This Cebu-Based Brand Makes Furniture Entirely Out of Second-Life Materials
Looking at Cebu Homecraft’s eye-catching, impeccably crafted pieces, you’d never guess that they’re made out of driftwood and recycled denim. But owner and designer James Doran-Webb’s commitment to sustainability drives him to constantly innovate new ways of turning second-life materials into stylish pieces. Just check out this collection of chairs and tables made out of driftwood and recycled denim:
Blue Coral Tub Chair
Born in the UK, Doran-Webb moved to Cebu in the 1990s after falling in love with its beauty and the skill of its artisans. Re-using discarded material comes naturally to him, given that his parents were antique dealers. They often bought wobbly or damaged tables and chairs then repaired or renovated them in their workshops. This taught Doran-Webb to see the potential in waste.
While he did sell antiques in his teens, he eventually became more interested in making his own furniture. “Being a naturally creative person, I found a lot more satisfaction through setting off to build something new rather than repair another craftsman’s work, but still focusing on second life materials,” he says.
Slice Floor Lamp
Lava Candle Holder
When he isn’t collaborating with renowned designers like Gabby Lichauco, Rita Nazareno, and Tess Pasola, Doran-Webb conceptualizes all of Cebu Homecraft’s pieces himself. “I am very much a process-based designer—being turned on by the use of new materials or original methods of utilizing old materials, or mixing an unorthodox melange of materials within the same piece,” he explains. “I rely on classic designs to showcase these processes. The skill set of designers like Gaby and Rita, or my absolute idol, Tess Pasola, never ceases to amaze me as they seamlessly conceptualize new and exciting shapes and designs. This is beyond me!”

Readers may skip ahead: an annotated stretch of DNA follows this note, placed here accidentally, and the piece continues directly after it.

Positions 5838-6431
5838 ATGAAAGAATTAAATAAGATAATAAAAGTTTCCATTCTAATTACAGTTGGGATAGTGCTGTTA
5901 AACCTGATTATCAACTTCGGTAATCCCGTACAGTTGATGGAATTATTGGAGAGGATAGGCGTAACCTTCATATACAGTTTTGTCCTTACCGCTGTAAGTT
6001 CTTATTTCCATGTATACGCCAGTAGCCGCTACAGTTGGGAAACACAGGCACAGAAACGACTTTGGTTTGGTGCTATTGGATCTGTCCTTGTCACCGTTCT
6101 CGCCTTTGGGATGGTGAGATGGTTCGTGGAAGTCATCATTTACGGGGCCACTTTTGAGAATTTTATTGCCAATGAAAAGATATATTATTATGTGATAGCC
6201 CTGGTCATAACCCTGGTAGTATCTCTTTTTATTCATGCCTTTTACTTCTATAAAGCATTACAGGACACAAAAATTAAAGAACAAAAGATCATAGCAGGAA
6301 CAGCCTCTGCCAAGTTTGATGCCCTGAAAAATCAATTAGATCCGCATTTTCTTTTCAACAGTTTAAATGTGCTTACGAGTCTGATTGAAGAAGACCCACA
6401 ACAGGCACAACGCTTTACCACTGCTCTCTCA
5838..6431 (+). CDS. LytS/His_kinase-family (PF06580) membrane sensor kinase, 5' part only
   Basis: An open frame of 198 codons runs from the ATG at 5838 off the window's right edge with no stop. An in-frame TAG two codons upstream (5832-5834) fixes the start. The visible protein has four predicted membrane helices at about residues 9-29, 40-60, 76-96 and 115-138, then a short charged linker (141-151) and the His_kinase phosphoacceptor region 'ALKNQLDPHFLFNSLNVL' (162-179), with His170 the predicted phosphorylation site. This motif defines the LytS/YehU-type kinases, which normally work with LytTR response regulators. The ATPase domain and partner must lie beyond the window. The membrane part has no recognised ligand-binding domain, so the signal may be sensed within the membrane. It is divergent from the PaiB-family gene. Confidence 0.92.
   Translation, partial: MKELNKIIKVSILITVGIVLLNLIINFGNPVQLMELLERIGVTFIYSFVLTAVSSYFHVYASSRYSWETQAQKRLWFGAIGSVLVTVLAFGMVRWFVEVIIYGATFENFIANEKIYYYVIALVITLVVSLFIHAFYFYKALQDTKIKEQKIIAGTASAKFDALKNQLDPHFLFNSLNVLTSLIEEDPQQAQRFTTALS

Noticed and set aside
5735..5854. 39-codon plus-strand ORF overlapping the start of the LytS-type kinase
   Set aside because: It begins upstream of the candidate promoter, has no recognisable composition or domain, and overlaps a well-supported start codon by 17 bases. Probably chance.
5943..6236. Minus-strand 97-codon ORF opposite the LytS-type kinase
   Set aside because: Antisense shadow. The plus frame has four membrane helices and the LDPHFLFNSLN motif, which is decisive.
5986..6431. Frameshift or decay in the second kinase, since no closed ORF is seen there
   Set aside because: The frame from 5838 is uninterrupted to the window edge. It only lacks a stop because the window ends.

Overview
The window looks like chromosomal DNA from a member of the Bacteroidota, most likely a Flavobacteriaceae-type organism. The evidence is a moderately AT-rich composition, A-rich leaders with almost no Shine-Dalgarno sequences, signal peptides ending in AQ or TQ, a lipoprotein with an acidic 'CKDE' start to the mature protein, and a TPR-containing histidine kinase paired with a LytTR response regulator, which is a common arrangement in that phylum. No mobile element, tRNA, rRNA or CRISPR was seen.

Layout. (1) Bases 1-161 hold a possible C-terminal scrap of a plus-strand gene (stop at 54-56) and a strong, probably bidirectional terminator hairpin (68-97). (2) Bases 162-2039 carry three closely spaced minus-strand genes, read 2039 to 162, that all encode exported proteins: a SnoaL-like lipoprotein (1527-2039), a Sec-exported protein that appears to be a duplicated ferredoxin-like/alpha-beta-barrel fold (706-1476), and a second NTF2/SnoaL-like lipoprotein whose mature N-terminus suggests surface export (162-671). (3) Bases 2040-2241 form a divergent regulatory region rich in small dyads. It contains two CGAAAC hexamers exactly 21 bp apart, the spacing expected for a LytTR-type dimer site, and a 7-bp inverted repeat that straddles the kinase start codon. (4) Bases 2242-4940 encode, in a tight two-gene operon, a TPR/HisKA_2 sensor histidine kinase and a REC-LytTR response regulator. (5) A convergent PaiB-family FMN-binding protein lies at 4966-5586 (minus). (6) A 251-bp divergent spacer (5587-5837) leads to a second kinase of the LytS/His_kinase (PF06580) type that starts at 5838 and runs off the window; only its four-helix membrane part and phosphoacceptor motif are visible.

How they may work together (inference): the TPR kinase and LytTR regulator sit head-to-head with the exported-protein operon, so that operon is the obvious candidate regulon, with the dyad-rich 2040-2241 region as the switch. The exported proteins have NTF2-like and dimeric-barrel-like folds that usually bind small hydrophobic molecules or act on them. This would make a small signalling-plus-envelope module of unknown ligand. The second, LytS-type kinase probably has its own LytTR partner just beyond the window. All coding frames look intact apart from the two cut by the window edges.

Each design is made in small batches, so it’s best to inquire about a product you’re interested in before it sells out. Doran-Webb usually won’t make more than 10 of his more expensive pieces. But as he develops new techniques to make what he calls his “glory pieces,” he usually uses them to create cheaper, more commercially friendly décor which his very loyal buyers will then purchase.
Ribbon Screen Made from Recovered Wood
“For example, something I made once, I called it a ribbon screen. It was a big screen weighing about 150 kilos. And we found solid wood in a kind of woven shape, and then we inserted it in and out of these metal spokes, and it was outrageously expensive,” Doran-Webb recalls. “But that whole technique then led on to a much cheaper family of vase holders and using the same technique of band-sawing long dead wood to specific shapes. I know I wouldn't have gotten to the more commercial variant had we not experimented with this ridiculously expensive product that I dreamt about one night. So for the R&D pieces, we only make one which is the initial point of inspiration.”
Vase Holders Made Through the Same Technique as the Ribbon Screen
With its range of unique pieces created using innovative processes, it’s no surprise that Cebu Homecraft regularly participates in exhibitions like Manila FAME. They currently have an online showroom on FAME+, Manila FAME’s digital trade community platform which was launched during the pandemic.
The company is also taking part in French trade fair Maison & Objet’s digital exhibition, Maison & Objet and More. In this way, Cebu Homecraft is championing Filipino craftsmanship both locally and internationally.
Big Bang Mirror and Gravity Console Table
Cebu Homecraft’s pieces demonstrate that with resourcefulness and ingenuity, one can transform discarded material into something that looks completely new. Brands like these make it possible to create a stylish home while minimizing your impact on the environment.